Never has Homer’s Iliad seemed less like a dusty schoolbook text than in this searing ‘excavation’ by poet Alice Oswald, dramatized so effectively by Australian director Chris Drummond and Brink Productions
Oswald’s Memorial is a roll-call of 215 ordinary soldiers who died in the Trojan War. There are no legendary warriors in this production, just a kaleidoscope of men, women and children swirling around the stage en masse or in small family units. Gathered from community choirs across London, they add their voices to those of the musicians suspended above the stage in a glowing box like celestial beings.
At the heart of this performance is the chronicler, the great Australian actor Helen Morse, who carries the narrative alone for nearly two hours. She’s a small, determined figure dressed in a patchwork burgundy velvet dress: her strong voice brims with anger and pity, then softens with love as she tells everyday stories of these men, be they humble shepherds or rich merchants, and the families they have left behind – ‘somebody’s darling son’ as the poem reminds us. Some of the most beautiful words are reserved for the gruesome details of their deaths – often by a spear through the head, heart or throat.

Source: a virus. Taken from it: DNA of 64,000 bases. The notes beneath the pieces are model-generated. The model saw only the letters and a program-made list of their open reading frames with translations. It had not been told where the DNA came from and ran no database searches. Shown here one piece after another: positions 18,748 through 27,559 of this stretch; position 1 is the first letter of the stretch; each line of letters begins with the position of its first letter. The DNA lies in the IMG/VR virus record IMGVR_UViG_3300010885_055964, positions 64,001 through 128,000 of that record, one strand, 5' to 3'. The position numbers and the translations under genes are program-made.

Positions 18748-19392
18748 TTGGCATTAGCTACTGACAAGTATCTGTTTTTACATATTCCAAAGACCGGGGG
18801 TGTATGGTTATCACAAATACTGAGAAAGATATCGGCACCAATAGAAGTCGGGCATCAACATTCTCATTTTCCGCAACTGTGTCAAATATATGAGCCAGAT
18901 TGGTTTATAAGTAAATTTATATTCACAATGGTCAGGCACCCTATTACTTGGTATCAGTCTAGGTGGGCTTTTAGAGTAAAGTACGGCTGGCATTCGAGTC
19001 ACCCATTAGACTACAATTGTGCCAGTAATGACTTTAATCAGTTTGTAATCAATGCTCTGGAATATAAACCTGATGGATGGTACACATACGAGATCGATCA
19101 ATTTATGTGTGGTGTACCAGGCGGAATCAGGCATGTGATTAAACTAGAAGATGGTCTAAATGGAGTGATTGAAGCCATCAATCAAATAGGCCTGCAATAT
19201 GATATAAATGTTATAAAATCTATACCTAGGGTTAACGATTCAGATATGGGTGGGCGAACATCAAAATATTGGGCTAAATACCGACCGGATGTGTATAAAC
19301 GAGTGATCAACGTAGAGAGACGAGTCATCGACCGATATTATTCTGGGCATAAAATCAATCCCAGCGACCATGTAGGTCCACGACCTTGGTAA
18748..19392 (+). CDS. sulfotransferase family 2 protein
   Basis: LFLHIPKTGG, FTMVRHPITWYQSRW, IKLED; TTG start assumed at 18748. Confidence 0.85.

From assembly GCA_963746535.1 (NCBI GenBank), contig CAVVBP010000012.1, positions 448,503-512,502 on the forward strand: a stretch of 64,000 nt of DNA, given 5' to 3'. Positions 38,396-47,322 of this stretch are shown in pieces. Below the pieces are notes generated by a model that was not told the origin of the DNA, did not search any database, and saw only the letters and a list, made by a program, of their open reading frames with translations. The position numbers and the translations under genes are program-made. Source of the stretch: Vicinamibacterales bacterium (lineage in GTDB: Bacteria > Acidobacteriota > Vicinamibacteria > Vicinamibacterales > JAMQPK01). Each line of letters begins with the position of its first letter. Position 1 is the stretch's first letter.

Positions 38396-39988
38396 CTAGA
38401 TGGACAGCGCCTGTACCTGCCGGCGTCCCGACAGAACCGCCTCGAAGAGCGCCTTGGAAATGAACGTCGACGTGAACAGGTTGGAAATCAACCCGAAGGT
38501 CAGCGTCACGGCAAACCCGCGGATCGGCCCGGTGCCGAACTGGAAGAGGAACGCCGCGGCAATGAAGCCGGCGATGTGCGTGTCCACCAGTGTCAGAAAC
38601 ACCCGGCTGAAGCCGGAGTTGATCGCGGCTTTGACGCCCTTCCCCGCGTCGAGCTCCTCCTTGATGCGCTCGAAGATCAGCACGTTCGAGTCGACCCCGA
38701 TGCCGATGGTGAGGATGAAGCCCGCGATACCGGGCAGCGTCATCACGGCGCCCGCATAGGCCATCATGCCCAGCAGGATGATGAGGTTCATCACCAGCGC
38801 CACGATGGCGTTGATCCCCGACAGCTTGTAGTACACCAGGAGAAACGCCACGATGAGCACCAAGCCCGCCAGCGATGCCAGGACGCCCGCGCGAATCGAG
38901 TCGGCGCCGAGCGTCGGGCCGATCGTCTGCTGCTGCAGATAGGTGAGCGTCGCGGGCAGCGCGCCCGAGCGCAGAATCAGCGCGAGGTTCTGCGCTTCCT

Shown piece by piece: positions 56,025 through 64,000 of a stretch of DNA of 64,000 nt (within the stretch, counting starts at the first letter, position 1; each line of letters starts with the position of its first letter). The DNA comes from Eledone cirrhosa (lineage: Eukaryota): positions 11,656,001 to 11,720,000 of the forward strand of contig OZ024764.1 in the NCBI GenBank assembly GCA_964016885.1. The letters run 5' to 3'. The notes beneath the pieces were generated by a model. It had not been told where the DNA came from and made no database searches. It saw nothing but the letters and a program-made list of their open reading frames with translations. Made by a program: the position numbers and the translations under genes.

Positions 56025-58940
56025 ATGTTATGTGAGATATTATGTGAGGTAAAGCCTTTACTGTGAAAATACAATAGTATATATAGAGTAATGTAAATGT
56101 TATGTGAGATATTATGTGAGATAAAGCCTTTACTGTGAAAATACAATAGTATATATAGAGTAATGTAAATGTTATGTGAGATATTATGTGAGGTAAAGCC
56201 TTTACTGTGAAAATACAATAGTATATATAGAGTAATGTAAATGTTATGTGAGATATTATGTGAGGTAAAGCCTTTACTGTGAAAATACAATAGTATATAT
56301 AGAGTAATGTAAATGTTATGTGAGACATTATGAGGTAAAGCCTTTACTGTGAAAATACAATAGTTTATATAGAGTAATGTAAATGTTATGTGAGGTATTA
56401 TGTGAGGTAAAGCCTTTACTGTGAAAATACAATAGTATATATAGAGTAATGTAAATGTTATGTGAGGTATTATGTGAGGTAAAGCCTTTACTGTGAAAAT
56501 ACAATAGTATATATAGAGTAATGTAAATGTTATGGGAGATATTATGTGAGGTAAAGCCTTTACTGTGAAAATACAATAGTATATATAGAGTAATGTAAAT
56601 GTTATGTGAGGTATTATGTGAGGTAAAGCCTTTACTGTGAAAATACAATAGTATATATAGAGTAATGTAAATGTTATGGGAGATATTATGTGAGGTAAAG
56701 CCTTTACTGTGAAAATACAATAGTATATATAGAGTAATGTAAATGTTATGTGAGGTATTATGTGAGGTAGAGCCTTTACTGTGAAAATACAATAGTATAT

Woven through the spoken words is arresting music by Jocelyn Pook, performed by a small ensemble led by counter-tenor Jonathan Peter Kenny. Peerless mezzo-soprano Melanie Pappenheim takes turns with Macedonian and Bulgarian singers to fill the silence between the stanzas with songs and wild laments. The elegiac nature of this piece is reinforced by string writing (Pook herself played viola) suggesting Schubert’s Death and the Maiden.
The staging is simple – a wide expanse with a few tufts of grass is transformed by clever lighting into a sunny meadow or a dark, death-filled battle field. The musicians fade from view when the focus moves to Helen Morse and once again the poetry becomes the most important part of this drama.
As a memorial to the First World War anniversary, this catalogue of pointless slaughter could not be more poignant. Clothed in simple poetry and sympathetic music, it becomes a transcendent piece of theatre.